The $19 billion Janus fund has changed its ways.

Always known for its refusal to buy expensive stocks, even while seeking growth - and for letting cash build up when bargains weren't available - Janus is now a bolder fund.Why? Because Janus hasn't beaten the Standard & Poor's 500-stock index since 1993, a fact that weighed heavily on James Craig, its manager since 1986. Craig, 41, believed a stock was overvalued when its price-earnings ratio was higher than its estimated rate of future earnings growth.

"That is the rule that has hurt me the most," he says. "I can point to it as the cause of my decline in the mutual-fund rankings."

With stocks selling higher and higher in recent years, Craig watched stocks he'd sold continue to climb. Unable to find growth stocks at reasonable prices, he held about 15 percent of assets in cash most of the past three years.

His fund's performance has been worse than 60 percent of other long-term-growth funds over the past three and five years.

Finally, Craig had enough. Declaring that stocks now merit higher P/E ratios because of "the improving profitability of companies," Craig says his old rule "has just been blown away." But he says he is "bending the rules a bit," rather than abandoning his methods.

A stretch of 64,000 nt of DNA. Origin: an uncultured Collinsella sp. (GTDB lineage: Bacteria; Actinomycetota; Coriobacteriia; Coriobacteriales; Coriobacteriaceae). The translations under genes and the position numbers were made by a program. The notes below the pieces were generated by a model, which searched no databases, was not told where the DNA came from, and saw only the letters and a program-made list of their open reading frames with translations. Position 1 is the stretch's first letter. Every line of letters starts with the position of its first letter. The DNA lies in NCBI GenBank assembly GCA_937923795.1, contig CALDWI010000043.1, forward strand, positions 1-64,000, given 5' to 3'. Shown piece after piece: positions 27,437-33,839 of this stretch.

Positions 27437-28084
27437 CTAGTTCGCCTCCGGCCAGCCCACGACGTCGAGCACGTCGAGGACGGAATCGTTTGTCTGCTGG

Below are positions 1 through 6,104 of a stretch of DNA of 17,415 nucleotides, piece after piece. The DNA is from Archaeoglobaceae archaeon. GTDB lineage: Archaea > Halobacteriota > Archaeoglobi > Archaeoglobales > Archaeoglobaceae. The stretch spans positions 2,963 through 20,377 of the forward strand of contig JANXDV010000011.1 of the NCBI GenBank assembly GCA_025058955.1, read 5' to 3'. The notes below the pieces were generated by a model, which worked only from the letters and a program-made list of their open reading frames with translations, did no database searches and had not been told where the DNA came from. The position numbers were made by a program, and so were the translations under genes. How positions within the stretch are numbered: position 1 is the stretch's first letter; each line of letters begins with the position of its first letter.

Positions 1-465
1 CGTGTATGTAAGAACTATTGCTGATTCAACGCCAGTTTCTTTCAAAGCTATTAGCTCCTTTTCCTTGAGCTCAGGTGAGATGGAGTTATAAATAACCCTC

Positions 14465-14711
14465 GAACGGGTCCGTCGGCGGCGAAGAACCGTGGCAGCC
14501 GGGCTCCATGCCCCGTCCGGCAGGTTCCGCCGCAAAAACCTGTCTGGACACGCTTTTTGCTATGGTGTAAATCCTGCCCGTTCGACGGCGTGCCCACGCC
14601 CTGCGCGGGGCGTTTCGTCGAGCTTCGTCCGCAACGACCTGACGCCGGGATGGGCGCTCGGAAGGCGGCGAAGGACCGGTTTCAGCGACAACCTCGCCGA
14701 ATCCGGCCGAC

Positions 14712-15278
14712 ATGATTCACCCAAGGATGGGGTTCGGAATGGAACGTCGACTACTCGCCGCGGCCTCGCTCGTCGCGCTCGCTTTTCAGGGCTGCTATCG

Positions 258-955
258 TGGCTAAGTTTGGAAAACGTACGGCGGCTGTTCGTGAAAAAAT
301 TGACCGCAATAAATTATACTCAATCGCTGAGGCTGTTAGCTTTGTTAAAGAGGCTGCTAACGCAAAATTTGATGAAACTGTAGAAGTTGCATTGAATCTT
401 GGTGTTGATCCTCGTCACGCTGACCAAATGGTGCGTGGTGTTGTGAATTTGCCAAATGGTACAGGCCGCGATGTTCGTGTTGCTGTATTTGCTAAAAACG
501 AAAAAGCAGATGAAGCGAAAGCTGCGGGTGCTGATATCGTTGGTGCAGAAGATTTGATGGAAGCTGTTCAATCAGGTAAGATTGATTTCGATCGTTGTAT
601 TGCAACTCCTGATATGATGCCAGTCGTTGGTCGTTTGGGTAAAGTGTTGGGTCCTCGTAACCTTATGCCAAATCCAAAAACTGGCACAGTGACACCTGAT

"This is a different environment, and I have to be flexible."

Janus fund now owns the likes of Microsoft, which sells at 30 times what Craig figures it will earn this year. In fact, technology is now Janus' biggest sector, at 20 percent of assets - this from the man who told us in 1993: "I'm the world's worst technology investor."

Craig says he's mastered technology stocks since then and notes that many of them are more mature, durable companies than they were in 1993.

The fund is now rising and falling more in line with the market. Janus might even return to its glory days - achieved from 1987 through 1991, when the fund was a fraction of its current size.

But investors in its 784,000 accounts are on notice that Janus is not as cautious as it once was.